E. came back with a solution: he created a herd of 16 characters. Each group of four had Powerful Fists, a Sword, a Gun, and a Power Blast. Each of the four groups had: Nothing But Armor (FULL ARMOR), Nothing But Damage Points (Full DP), a Mix of Armor and DP, and Ablative Damage Points (ADP).

Each of the combatants was painstakingly tweaked to come out to as close to a 50% win against everyone else as they could. This, in theory, gave us a perfectly balanced gun, sword, fist, and power blast. It would also show us the perfect values for armor, DP, ADP, and a mix. This was brilliant: we'd take our test character, throw them against the herd, and when that guy won 50% of his fights against everyone (on the average) then he was "balanced."

We could test the "totality" of the character in a controlled situation.

This had three problems:
  1. Upon examination we found the fights were fast sometimes just 1.X Rounds on average. This was overly bloody. It also had the flaw of seriously undervaluing things that took a few rounds to deploy. If something was only useful every other round (as a lot of our attacks were) in a "real battle" during an actual roleplaying session the attack might get two or three uses (or more). In our simulator it was lucky to get used once and therefore the "adjusted value" of it was much higher (the Sonic Shriek would test at needing to hit WAY harder in the simulator than it would be balanced for in a longer battle). Finally, in these fights, everyone was taking serious wounds all the time which did things like over-value CON.
  2. The progression of costs for things was not exact: the 32 AP Herd was NOT just a double of the 16 AP Herd. It was 'close' but it was not exact. This meant that our "AP Values" were not exact but instead an average. Worse, because of the way the values shifted to keep to 50% victories a lot of the herds could not actually be built by real players.
  3. The inclusion of ADP proved to be a problem. ADP is a special kind of Damage Points that come off when hit (unlike Armor which is around forever) but don't cause the character to suffer "wounds" that can daze or stun them. It was developed for big monster battles and we found uses for it in normal combats. However: it wasn't common and in the bloody 2-round environment of the simulator we discovered that its special properties weren't really being shown much (not taking wound effects early on in a fight doesn't help much when "early on" is the first attack). We did a lot of testing with these herds before we discovered this.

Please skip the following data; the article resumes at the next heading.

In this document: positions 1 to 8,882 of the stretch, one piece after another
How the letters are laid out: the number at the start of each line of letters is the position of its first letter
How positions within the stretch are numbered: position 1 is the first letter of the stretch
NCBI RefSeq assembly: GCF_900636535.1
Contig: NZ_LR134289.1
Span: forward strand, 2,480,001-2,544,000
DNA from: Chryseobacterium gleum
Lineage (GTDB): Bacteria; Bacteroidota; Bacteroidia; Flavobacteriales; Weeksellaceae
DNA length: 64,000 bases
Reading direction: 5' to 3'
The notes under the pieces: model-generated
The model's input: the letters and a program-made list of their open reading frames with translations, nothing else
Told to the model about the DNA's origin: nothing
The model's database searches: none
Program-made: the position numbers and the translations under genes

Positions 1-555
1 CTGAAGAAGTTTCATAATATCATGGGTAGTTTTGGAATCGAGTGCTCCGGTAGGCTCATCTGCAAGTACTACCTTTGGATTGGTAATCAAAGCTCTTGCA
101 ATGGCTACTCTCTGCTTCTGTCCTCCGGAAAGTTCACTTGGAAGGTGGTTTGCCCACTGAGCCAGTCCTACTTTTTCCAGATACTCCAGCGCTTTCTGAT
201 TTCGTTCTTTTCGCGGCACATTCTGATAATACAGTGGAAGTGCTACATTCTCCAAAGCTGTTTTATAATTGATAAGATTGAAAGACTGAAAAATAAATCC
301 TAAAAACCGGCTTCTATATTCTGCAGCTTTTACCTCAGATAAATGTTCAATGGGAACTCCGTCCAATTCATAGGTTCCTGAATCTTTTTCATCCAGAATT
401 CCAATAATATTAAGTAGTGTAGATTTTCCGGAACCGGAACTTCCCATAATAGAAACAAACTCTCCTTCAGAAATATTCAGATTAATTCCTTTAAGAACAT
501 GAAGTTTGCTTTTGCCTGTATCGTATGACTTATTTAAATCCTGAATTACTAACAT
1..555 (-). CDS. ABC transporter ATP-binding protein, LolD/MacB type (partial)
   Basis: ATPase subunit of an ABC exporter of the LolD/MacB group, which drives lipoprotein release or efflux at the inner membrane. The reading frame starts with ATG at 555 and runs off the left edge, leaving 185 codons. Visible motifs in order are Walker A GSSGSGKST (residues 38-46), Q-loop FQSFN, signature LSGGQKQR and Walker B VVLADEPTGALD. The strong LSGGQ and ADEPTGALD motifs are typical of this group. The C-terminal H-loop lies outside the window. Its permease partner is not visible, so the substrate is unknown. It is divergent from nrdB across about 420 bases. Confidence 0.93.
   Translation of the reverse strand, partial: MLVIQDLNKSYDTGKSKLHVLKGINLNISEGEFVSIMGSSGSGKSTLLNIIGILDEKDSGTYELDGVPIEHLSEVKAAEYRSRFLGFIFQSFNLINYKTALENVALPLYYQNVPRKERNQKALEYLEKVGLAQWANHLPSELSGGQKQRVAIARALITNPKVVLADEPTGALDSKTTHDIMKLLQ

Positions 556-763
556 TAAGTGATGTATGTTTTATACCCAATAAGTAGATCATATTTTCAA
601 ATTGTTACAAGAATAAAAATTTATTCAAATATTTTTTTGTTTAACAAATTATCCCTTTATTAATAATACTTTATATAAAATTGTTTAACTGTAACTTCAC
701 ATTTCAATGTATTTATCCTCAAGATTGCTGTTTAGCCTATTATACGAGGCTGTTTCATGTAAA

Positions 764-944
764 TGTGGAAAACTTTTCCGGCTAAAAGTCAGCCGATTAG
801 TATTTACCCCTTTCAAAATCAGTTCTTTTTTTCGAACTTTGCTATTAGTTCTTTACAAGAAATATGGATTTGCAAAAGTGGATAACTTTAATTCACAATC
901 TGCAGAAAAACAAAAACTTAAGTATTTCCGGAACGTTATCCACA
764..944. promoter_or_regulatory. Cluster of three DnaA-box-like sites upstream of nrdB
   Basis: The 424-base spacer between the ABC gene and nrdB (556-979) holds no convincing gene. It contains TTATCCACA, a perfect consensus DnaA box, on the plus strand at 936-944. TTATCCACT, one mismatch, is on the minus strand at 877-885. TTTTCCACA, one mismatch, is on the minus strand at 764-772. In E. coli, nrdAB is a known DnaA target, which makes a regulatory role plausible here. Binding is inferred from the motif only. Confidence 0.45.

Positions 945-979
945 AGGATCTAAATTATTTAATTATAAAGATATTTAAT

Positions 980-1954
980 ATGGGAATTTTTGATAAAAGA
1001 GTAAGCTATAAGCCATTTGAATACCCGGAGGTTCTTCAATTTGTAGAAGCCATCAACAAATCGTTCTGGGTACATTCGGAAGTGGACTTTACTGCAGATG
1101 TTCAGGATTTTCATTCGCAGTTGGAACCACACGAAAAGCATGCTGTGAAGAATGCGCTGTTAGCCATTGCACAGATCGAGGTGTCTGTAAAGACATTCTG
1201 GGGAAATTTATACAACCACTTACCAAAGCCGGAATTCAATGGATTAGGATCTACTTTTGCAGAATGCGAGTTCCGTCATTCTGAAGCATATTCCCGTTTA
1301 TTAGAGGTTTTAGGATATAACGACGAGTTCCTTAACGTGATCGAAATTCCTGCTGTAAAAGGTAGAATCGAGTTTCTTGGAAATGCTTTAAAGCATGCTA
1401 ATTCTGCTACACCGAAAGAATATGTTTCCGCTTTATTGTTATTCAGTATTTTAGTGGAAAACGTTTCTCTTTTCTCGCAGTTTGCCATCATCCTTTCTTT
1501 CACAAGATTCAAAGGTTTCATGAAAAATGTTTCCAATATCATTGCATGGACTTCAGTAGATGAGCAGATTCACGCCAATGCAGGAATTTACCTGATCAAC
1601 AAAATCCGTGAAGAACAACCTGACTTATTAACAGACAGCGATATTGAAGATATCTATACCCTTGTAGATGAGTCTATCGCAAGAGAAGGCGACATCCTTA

4. I'll also note that we left out stuff like Negative Damage Mods (damage divisors), Cyber-Dodges (which also make you take less damage), Force Fields, and so on. There were a lot of attacks we did not include because we felt they were uncommon and testing attacks against them rigorously might skew the values of them badly.
Normalized Herds
This brings us to the Normalized Herds. We used the (copious) amount of data we got from the balanced herds and set about building a new set of opponents. Here's what we did:
  1. Everyone Is Built Using The Rules. Rather than "tweaking" to 50% and using those numbers we, instead, built a slew of real characters using the point totals we'd derived from the testing of the Balanced Herds. If some build won more than 50% of his battles? So be it (if it was winning or losing too much, we changed the rules, not the numbers)
  2. No More ADP. We got rid of ADP and put in another DP/Armor mix which we felt was more representative of real gaming.
  3. 2-On-1 Battles. The simulator has the capability to simulate a 2-on-1 battle so we now have a set of four characters who are pairs of half-price attackers. We get to see how our test-build will work when beset by two lesser opponents instead of just fighting peer after peer.
  4. Slightly Less Aggressive Spends. The Balanced Herds spent "50% on attack" and "50% on defense" (the truth is that they didn't "spend anything," but rather that they were designed in such a way that we could determine mathematically what the hypothetical 'spend' was.) Our new herd did 'spend its points' and spent about 1/3 of the points on the attack and 2/3rds on defense.
  5. Four Test Cases. Instead of just testing one character against the herd we have four candidates (and they also fight each other). Two are armor mixes, one has nothing but damage points, and one has a force field. We take the average of all of these to determine if the weapon is "balanced" (they need to come out winning 50% of their battles against all their peers).
Where We Are Now
Using this methodology I am testing a "suite" of attack types (starting with the generic Ranged Impact Damage Power Blast) and a number of "profiles" (Standard, fires once a round, close range only, cool down after use, charge up to use, etc.). For each of these I'm determining what the listed "multiplier" is (does the attack that's only useful 1x a round balance when it hits twice as hard?) and collating that data.

I'll post about that next.